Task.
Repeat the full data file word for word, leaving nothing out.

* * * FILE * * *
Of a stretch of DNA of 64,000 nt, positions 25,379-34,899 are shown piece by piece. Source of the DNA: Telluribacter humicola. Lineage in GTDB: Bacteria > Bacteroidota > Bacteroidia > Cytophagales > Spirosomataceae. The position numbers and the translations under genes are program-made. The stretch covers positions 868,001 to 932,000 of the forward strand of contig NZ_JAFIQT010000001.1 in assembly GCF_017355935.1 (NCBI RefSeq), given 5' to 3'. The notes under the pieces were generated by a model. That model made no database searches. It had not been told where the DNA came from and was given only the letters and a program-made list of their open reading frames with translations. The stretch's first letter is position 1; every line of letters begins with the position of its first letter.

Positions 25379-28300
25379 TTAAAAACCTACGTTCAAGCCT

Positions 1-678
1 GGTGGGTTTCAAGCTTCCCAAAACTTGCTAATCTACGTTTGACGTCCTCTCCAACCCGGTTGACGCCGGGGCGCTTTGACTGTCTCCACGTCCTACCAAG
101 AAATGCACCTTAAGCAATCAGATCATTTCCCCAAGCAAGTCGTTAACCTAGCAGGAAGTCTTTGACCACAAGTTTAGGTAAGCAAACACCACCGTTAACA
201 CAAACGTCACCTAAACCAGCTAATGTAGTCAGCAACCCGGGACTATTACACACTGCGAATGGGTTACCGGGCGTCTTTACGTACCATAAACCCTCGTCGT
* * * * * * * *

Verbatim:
Of a stretch of DNA of 64,000 nt, positions 25,379-34,899 are shown piece by piece. Source of the DNA: Telluribacter humicola. Lineage in GTDB: Bacteria > Bacteroidota > Bacteroidia > Cytophagales > Spirosomataceae. The position numbers and the translations under genes are program-made. The stretch covers positions 868,001 to 932,000 of the forward strand of contig NZ_JAFIQT010000001.1 in assembly GCF_017355935.1 (NCBI RefSeq), given 5' to 3'. The notes under the pieces were generated by a model. That model made no database searches. It had not been told where the DNA came from and was given only the letters and a program-made list of their open reading frames with translations. The stretch's first letter is position 1; every line of letters begins with the position of its first letter.

Positions 25379-28300
25379 TTAAAAACCTACGTTCAAGCCT

Positions 1-678
1 GGTGGGTTTCAAGCTTCCCAAAACTTGCTAATCTACGTTTGACGTCCTCTCCAACCCGGTTGACGCCGGGGCGCTTTGACTGTCTCCACGTCCTACCAAG
101 AAATGCACCTTAAGCAATCAGATCATTTCCCCAAGCAAGTCGTTAACCTAGCAGGAAGTCTTTGACCACAAGTTTAGGTAAGCAAACACCACCGTTAACA
201 CAAACGTCACCTAAACCAGCTAATGTAGTCAGCAACCCGGGACTATTACACACTGCGAATGGGTTACCGGGCGTCTTTACGTACCATAAACCCTCGTCGT